Janee' Kassanavoid celebrates after winning bronze in the women's hammer throw final at the 2022 World Athletics Championships on July 17, 2022 in Eugene, Ore.
National Native American Heritage Month is 30 days to recognize and honor our nation’s first people. It is a time to celebrate the rich cultures, traditions, histories and many contributions of Indigenous people. Furthermore, it is an opportunity to become widely educated and aware of the challenges Native Americans have faced and continue to face. Many native tribes have contributed to the foundation and survival of this nation. It is important to recognize the movement and join in support of Indigenous people and their communities.
As a professional track and field athlete for Team USA, it is a great honor to represent myself as a Native American and an Indigenous woman in sport. Making history as the first Native American woman to medal at the World Athletics Track & Field Championships symbolized the strength and the resilience that I have carried throughout my career.
I will continue to fight for Indigenous representation, equality and justice. It is with great gratitude that I amplify my voice, walk forward as a leader and embody the role of those who walked before me. I am proud to be Indigenous and pave the way for the future generations of young athletes, women and fellow natives to come.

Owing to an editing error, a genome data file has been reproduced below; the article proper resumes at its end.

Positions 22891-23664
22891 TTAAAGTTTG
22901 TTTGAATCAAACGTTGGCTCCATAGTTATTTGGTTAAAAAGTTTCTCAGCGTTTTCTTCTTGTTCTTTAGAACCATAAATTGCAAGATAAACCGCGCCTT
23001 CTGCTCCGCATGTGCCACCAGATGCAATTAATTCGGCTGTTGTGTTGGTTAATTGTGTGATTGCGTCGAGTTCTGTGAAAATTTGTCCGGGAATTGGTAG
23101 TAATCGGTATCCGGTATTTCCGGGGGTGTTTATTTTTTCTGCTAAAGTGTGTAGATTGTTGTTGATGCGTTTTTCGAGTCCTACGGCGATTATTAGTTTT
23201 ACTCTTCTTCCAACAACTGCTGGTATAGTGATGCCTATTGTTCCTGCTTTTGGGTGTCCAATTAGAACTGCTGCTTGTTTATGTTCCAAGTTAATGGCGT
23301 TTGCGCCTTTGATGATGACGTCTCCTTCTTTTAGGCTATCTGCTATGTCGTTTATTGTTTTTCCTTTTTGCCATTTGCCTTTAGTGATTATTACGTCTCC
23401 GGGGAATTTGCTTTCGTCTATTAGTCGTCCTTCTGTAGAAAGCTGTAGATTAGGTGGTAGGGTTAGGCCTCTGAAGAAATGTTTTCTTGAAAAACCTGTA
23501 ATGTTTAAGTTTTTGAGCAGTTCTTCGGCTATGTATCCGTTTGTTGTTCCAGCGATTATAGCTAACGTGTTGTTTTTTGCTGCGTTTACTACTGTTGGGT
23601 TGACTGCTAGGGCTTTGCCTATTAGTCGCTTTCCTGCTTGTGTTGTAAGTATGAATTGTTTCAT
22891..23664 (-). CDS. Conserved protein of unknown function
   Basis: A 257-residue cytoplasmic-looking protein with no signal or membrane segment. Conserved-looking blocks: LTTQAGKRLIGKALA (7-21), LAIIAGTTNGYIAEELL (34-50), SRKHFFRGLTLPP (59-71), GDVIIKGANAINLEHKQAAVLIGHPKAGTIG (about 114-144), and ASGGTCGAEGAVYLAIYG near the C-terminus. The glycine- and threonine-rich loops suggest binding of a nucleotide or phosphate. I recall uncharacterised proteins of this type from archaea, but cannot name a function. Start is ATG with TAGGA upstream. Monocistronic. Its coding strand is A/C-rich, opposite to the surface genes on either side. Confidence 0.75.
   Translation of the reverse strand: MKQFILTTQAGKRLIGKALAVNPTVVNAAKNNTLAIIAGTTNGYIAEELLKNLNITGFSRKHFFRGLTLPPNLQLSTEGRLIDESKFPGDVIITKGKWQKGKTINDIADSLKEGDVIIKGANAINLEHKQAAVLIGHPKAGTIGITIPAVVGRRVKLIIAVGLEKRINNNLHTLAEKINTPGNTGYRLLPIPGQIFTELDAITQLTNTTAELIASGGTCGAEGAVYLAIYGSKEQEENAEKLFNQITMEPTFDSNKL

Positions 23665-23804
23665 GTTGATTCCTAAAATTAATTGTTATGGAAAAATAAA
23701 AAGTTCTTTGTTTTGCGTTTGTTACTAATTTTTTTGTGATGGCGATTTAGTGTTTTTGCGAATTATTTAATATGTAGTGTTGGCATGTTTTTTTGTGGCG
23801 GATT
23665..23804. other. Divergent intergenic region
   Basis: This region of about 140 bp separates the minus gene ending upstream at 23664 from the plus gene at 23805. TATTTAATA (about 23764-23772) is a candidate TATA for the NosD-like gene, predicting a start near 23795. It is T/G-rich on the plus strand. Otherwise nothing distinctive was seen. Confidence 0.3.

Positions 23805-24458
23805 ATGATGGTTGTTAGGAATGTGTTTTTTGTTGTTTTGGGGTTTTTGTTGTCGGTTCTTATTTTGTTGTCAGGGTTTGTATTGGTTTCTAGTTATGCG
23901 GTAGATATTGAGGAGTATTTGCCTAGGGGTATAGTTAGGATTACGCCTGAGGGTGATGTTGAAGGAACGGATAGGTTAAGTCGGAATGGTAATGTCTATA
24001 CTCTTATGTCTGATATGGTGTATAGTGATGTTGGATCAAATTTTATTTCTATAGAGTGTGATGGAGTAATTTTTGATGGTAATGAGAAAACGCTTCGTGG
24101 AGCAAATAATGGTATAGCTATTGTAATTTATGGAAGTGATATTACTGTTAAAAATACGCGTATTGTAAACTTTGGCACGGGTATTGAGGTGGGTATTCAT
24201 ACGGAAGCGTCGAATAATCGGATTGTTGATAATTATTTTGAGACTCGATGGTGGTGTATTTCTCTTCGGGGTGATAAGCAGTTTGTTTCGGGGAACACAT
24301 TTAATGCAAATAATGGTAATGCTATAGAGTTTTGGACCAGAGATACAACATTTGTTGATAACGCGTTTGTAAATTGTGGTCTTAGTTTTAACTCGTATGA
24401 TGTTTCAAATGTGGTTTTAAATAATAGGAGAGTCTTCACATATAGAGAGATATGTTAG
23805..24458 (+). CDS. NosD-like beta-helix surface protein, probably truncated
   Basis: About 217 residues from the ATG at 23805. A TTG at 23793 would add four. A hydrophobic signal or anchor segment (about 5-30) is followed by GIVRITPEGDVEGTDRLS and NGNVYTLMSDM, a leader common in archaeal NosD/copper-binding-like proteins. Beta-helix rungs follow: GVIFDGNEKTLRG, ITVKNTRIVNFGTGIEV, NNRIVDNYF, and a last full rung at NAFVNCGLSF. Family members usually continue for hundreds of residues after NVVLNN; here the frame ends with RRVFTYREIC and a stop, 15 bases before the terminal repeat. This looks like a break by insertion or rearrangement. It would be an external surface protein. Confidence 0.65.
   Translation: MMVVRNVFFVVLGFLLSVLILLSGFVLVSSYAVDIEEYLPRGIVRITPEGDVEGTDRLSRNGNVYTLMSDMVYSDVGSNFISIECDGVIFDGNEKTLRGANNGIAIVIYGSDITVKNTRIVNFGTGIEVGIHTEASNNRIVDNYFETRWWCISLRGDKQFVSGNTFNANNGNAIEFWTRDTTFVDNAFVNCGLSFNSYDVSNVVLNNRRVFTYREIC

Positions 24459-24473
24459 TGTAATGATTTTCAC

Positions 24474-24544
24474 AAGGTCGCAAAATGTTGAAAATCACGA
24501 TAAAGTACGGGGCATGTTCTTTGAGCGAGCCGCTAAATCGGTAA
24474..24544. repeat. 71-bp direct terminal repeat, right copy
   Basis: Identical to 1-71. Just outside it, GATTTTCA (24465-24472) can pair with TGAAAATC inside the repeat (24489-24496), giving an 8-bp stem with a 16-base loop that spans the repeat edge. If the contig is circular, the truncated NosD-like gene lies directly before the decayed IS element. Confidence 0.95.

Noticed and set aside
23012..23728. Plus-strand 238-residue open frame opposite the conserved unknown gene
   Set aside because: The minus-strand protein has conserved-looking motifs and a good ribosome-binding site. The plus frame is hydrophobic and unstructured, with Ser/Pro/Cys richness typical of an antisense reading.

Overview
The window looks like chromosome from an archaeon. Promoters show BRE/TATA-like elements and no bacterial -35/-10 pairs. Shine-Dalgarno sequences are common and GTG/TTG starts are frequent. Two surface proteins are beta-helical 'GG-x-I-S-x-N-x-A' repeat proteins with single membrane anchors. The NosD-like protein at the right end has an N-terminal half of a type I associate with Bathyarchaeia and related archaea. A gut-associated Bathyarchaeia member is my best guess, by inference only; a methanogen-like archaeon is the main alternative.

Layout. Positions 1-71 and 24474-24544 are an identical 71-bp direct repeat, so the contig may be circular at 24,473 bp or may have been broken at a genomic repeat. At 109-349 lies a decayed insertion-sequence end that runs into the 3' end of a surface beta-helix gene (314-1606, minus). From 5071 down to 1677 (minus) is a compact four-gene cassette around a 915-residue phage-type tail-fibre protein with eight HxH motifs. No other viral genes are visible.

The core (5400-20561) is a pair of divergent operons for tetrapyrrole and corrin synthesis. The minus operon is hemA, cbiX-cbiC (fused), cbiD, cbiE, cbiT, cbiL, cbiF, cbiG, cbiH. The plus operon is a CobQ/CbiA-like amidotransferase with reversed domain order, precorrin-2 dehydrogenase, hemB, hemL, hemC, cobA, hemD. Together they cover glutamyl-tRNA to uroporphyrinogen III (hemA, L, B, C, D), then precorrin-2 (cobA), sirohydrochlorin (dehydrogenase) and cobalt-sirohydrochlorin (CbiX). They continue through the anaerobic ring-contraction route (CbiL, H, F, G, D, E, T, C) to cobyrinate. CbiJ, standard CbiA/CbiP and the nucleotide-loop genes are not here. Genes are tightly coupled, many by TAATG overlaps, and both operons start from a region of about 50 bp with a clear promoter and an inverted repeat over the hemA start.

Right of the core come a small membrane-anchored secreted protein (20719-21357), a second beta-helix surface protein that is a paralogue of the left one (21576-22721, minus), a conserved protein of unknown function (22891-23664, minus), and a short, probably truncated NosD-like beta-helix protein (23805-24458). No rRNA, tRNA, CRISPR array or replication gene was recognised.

For the month of November, I encourage everyone to acknowledge the land, support Indigenous-owned businesses, learn about Indigenous history and cultures, and donate to Native American organizations. We are stronger together. Below are a few special events during the month of November to recognize:
- Rock Your Mocs – Nov. 15
- Red Shawl Day – Nov. 19
- Native American Heritage Day – Nov. 25
Additionally, there are several ways to learn, celebrate, honor or observe Native American Heritage Month. If you consider doing so, here are a few things you can indulge in to discover the rich and diverse stories of tradition and resiliency:
- Attend the National Museum of the American Indian
- Attend a Powwow
- Read books written by Native American authors
- Support Native American-owned businesses
- Understand issues referred to as ‘Missing and Murdered Indigenous Women’